‘Life Is Such a Simple, Yet Cruel Thing’ By Vladimir Putin – Family Memories of WW2
This article originally appeared at Russian Pioneer Translated by Kristina Aleshnikova
Frankly, my father did not even like to touch on the subject of the war. It was more like I was simply nearby when the adults were discussing or recalling things among themselves. All my knowledge about the war – about what happened to my family – arose out of those overheard conversations between adults. Still, there were times when they spoke to me directly.
My father was a sailor. He was called up in 1939 and served in a submarine squadron in Sevastopol. On his return, he worked in a factory in Peterhof where he lived with my mother. I think they even built some kind of little house there.
When war broke out he was working in a military company, which entitled him to an exemption from conscription. However, he applied first to join the party and then again to be sent to the front. He was dispatched to a NKVD sabotage squad. It was a small contingent of 28 people who were sent into the nearby rear to carry out acts of sabotage – blowing up bridges, railway tracks, etc.
Almost immediately they ran into an ambush – someone betrayed them. They entered a certain village, then left it, and when they returned some time later the Nazis were already waiting for them. They were chased through the woods. My father survived by hiding in a swamp where he spent hours under water breathing through a reed. I remember this from his story. He said that while he was in the swamp breathing through the reed, he could hear the German soldiers passing by, just a few steps away from him, and how the dogs were yapping…
On top of that, it was already presumably early autumn, which is to say it was already cold. I also remember well how he told me that the head of their group was a German. A Soviet citizen, but German nonetheless.
Interestingly, a couple of years ago I was handed a dossier on this group from the archives of the Defense Ministry. I still have it at my home in Novo-Ogaryovo. There is a list of the group – surnames, first names, patronymics and brief descriptions. It was indeed 28 people and their leader was a German, exactly as my father had said.
Of the 28 people, only 4 crossed the front line back to our side. The other 24 were killed.
They were then reassigned into the active army and sent to the Nevsky Pyatachok. It was probably the most violent spot during the whole of the Leningrad Blockade. Our troops held a small bridgehead four kilometres in width and some two kilometres in depth. It was supposed to be a springboard for the future breaking of the blockade, but it never got used for this purpose. They broke through the blockade elsewhere. Still, the spot (Nevsky Pyatachok) was held for a long time and there was exceptionally heavy fighting there. There are commanding heights above and all around and it was shot at throughout. Of course the Germans were also aware that it was the most likely place for a breakthrough and tried simply to erase the Nevsky Pyatachok from the face of the earth. There is data about how much metal there is in each square meter of this land. To this day it’s solid metal.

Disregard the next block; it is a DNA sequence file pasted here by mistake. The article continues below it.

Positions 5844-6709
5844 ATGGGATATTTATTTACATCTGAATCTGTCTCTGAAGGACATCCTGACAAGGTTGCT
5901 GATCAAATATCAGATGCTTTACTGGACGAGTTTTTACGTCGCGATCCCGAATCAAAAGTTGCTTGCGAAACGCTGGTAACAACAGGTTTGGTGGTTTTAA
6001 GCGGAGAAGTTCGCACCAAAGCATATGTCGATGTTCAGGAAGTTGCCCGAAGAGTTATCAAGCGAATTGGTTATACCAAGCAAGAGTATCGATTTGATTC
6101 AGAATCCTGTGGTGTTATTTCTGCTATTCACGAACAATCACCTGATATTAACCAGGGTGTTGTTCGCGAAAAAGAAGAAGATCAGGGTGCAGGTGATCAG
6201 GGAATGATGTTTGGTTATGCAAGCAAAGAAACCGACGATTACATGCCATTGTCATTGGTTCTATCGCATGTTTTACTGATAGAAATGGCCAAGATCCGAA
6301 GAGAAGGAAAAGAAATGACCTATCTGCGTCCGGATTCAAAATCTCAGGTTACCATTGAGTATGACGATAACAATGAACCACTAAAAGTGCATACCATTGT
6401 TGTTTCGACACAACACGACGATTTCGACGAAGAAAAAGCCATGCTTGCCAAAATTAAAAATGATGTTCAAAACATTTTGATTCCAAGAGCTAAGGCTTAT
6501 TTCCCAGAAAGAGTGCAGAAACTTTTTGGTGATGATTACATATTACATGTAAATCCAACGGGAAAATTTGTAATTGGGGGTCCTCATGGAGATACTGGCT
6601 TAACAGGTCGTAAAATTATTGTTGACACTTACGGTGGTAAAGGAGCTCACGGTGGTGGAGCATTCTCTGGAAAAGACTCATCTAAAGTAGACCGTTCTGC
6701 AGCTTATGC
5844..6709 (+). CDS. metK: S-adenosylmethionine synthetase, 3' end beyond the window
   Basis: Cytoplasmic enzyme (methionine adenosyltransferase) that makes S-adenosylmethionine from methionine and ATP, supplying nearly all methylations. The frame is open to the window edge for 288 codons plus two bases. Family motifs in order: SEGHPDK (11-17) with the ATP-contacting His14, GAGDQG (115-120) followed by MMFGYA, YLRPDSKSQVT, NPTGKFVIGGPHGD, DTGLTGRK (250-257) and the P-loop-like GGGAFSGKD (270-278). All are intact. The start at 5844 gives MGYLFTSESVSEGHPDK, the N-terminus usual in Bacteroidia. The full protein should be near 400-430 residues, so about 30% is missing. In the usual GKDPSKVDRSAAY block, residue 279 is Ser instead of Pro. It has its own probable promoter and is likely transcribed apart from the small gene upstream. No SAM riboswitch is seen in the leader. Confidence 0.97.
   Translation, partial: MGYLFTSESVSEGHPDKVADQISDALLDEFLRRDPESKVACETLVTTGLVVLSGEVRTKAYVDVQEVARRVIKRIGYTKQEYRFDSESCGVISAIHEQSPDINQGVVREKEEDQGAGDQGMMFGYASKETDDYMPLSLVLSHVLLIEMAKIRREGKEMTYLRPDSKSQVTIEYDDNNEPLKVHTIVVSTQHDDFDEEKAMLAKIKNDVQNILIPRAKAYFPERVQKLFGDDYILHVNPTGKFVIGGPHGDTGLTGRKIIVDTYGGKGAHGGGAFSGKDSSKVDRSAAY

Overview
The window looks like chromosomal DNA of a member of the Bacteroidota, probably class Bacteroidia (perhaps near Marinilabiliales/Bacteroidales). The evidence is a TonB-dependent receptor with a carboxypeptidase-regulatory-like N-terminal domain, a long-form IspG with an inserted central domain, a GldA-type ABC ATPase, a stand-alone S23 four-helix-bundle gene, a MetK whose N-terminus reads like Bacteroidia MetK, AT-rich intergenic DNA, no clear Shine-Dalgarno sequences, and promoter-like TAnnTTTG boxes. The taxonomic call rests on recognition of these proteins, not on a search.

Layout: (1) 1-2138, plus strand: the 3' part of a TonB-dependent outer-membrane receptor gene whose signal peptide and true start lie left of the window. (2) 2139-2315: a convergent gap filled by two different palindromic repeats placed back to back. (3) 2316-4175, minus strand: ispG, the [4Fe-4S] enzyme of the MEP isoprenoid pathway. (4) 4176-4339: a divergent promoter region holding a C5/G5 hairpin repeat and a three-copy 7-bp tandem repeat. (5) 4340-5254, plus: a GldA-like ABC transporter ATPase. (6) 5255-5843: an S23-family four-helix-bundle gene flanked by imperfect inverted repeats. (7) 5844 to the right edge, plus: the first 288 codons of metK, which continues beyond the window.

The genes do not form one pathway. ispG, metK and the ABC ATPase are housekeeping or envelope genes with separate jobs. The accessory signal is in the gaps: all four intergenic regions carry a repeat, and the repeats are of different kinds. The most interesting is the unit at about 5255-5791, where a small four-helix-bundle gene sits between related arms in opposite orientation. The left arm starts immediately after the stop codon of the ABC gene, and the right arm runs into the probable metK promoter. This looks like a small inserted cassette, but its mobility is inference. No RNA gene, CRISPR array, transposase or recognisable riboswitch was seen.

My father told me how he was wounded there. The wound was severe and he lived the rest of his life with shrapnel in his leg as not all the fragments could be removed. His leg always ached and he could never straighten his foot properly afterwards. They chose not to touch the small fragments to avoid shattering the bone. And thank God, they kept his leg when they could have amputated – he had a good doctor. He was assigned group II disability. As a disabled veteran, he was eventually given an apartment.
It was our first separate apartment – a small two-room place. (Note: Before that the Putins lived in a communal apartment, where several families share the facilities, corridor and kitchen, and sleep in separate rooms.) Before we were given the apartment, we lived in the city centre and now we had to move, not quite to the outskirts, but to a newly-built area. That did not happen immediately after the war, but when I was already working at the KGB. I was not given an apartment then, but my father finally got his, and it was cause for great happiness.
His account of how he was wounded was as follows:
He, together with a comrade, carried out a little sortie into the rear of the Germans, crawling, crawling, and then it becomes both funny and sad at the same time. They reached a German bunker, from which a huge guy emerged and looked straight at them. They could not get up because they were under the machine gun sight. “The man looked at us very carefully,” said my father, “took out one grenade, then another and threw those grenades at us. Well and ….” Life is such a simple thing, yet cruel.
What was his biggest problem when he regained consciousness? The fact that it was already winter. The Neva was icebound, and he had somehow to get to the other side to get help and skilled medical care. However, he was in no condition to walk.